Madeline is an expat entrepreneur. She is an American living in Ireland. Last year she moved with her husband to the West of Ireland so he could pursue a graduate degree. For the past few years, she had been developing and running her business, Opaline Hue. She launched Opaline Hue last year from Ireland as a sustainable womenswear brand. The ethical clothing brand focuses on functional, stylish apparel for busy lives.
1. How did you come up with the concept for your business?
I am always on the move, and I came up with the concept after realizing there wasn’t much on the market for technical apparel that looked great for any occasion, work and play included! I create classic designs in merino wool fabric that offers technical properties like wrinkle resistance, stain and odour resistance, four-way stretch and shaping.
My products are made to order in the USA and the fabric is sourced from New Zealand and Australia. I sell to women who are always on the move – for work, travel, raising kids or playing hard!
2. What was your mission at the outset?
In the beginning, I knew that I wanted this business to be sustainable and ethical. The fashion industry is infamous for human oppression and egregious pollution to the environment.
Before really knowing what kind of sustainable clothes I would create and what kind of customer I would serve, I knew it would be a different kind of fashion brand. Once I began to narrow down the type of product I wanted to create, I landed on using merino wool – my favorite fiber!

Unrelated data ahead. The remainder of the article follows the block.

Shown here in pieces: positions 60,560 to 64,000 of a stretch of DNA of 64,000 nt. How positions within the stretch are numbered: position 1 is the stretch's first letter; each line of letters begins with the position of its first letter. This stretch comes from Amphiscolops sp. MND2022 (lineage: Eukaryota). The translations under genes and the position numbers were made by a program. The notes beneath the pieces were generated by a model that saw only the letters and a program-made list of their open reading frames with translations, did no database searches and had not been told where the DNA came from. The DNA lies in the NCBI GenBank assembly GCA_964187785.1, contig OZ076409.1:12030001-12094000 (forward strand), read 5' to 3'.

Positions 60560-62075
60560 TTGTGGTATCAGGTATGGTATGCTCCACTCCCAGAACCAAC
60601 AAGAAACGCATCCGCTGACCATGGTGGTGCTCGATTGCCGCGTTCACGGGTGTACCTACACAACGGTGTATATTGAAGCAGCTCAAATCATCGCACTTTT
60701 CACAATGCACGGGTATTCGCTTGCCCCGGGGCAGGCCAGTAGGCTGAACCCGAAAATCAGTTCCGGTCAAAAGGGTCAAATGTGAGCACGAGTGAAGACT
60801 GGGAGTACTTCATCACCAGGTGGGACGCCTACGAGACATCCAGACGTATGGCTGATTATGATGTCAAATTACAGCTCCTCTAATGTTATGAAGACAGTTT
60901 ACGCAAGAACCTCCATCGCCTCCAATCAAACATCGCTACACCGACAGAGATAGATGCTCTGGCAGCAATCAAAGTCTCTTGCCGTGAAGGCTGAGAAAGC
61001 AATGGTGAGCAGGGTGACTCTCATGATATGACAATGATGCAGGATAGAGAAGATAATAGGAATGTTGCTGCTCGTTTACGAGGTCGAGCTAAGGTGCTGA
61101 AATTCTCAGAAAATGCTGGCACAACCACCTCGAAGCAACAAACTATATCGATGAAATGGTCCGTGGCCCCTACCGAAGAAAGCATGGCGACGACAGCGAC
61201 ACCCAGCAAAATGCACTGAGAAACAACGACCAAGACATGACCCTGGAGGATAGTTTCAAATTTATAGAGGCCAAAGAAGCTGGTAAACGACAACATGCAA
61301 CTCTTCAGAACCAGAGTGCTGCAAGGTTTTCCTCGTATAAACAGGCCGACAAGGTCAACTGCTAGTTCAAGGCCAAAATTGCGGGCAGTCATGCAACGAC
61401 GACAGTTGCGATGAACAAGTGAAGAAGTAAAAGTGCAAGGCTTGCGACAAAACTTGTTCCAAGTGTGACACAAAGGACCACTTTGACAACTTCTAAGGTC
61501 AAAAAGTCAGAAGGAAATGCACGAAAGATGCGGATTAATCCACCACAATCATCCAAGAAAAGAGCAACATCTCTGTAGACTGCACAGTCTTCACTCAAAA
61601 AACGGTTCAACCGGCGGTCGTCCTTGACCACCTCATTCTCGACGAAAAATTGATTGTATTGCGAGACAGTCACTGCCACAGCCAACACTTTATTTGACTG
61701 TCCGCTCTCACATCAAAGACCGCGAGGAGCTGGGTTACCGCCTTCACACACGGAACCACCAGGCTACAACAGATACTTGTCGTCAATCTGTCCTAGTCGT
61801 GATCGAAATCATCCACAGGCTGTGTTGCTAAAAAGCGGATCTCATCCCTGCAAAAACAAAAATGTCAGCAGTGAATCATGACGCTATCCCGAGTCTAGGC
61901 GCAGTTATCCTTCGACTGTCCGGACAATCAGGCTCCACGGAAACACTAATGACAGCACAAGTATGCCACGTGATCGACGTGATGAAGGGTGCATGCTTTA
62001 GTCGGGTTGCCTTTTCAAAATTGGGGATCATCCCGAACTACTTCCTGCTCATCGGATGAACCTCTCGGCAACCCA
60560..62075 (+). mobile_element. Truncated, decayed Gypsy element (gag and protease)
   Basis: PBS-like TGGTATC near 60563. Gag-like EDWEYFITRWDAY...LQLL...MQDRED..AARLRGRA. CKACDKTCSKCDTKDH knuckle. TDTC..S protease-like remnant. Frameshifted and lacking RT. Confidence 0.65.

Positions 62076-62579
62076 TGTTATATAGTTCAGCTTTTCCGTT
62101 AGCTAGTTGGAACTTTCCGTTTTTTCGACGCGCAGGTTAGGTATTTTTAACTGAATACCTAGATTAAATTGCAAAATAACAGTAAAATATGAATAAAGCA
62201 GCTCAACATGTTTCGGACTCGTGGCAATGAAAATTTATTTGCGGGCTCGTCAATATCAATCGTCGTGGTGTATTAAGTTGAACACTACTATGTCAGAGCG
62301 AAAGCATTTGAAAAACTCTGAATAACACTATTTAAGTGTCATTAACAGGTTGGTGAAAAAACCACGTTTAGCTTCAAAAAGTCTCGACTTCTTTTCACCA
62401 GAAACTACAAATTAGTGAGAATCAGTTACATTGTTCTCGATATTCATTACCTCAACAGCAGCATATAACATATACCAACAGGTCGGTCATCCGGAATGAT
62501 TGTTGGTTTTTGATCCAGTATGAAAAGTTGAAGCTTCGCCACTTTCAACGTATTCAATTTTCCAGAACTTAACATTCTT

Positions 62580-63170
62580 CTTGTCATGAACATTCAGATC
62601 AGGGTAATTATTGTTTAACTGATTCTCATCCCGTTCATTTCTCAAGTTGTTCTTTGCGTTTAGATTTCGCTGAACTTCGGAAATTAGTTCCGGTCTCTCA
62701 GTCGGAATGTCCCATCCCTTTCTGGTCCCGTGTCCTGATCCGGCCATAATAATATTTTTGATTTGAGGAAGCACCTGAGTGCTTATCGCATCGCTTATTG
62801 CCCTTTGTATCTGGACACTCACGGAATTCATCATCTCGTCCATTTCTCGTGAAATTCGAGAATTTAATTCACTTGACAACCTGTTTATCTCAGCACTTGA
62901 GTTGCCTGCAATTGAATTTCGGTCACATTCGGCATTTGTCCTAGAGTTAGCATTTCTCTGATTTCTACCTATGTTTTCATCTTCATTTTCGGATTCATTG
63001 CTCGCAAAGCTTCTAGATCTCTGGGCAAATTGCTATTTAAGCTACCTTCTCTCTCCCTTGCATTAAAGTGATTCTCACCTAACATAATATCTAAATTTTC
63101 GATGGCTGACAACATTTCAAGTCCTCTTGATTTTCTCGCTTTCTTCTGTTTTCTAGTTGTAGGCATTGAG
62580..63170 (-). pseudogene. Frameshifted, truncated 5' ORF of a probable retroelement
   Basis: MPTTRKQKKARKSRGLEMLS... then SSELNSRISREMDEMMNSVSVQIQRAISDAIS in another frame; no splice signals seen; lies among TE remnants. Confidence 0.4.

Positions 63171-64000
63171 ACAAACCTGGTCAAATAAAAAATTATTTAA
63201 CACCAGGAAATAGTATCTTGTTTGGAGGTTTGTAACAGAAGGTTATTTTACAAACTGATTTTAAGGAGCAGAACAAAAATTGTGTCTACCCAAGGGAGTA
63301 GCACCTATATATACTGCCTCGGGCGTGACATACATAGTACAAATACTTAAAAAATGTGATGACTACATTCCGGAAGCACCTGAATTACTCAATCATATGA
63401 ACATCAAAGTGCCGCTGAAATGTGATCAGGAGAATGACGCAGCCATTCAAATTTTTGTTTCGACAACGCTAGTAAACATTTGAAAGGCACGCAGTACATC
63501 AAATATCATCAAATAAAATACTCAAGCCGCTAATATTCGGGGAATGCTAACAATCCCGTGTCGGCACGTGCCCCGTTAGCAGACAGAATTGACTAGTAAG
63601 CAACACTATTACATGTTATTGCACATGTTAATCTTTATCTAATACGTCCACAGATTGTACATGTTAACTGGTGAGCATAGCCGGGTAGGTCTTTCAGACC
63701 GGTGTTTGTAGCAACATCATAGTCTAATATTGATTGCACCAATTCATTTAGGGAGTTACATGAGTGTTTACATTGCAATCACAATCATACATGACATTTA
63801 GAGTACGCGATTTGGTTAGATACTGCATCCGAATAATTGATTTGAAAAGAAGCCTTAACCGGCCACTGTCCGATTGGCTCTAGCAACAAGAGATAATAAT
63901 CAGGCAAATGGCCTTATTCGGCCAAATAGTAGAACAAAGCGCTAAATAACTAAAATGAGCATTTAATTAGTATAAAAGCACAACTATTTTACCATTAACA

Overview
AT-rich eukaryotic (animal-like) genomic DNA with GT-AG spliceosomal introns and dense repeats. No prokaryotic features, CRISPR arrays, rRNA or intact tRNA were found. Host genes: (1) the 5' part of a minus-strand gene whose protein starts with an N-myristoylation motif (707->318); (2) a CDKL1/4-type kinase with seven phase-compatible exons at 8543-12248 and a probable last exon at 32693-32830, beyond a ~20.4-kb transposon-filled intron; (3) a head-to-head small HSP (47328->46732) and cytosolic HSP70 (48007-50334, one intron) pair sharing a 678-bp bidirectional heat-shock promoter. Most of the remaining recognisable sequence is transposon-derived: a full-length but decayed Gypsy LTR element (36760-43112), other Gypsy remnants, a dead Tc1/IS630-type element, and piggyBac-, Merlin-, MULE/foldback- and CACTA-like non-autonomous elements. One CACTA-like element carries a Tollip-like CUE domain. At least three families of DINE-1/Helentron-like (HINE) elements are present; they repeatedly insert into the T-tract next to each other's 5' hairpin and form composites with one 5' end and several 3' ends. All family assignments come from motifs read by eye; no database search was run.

3. Do you choose your current location or did it choose you?
My husband works with children with autism and had long talked about pursuing a PhD. He had reached out to some researchers that he admired and found the placement he is currently at. Things escalated quickly, but we were prepared for a big change – though we didn’t expect THIS big! It came about quite serendipitously – as I had always wanted to live abroad and Ireland seemed to suit us very well. We now live in Western Ireland and have been warmly welcomed.
4. Do you think being an expat contributes to your success at all?
Absolutely! I have always thought that business owners thrive most in limitation. There is a push to get resourceful and creative when not everything is at your disposal. With this mindset, being an expat has forced me to get creative with my time management, my money and even things like how to find a new photographer for a new collection! I am challenged to make efforts that I might not make if I had the familiarity of my home.
5. Do you face any unique challenges because you are an expat running a local business?
That’s a great question! I think there can be some awkwardness for sure. Since I am an e-commerce brand shipping for free worldwide, it’s hard to feel local anywhere. Even where I lived in Chicago, I never quite felt local there either.
It’s challenging to know if I can call myself a local business where I am because of course I’m not a local, but I am running it here. I would never take advantage of local business support. However, I might ask if I am allowed to sell at a market that calls themselves local or collaborate with a business here! I want to serve the community I am in, wherever in the world that may be. I think this is a unique challenge!
6. If you had one piece of advice for an expat entrepreneur just starting out what would it be?
Make connection a priority! Both through online groups and in person. Being an expat entrepreneur, your business is likely online. I find it can be very easy to keep my business online and separate from the life I’m trying to build in my new city. I found though, when I try to network professionally in person, it goes a long way. I’ve also found online groups to be a wonderful support as well. We all need our entrepreneur friends!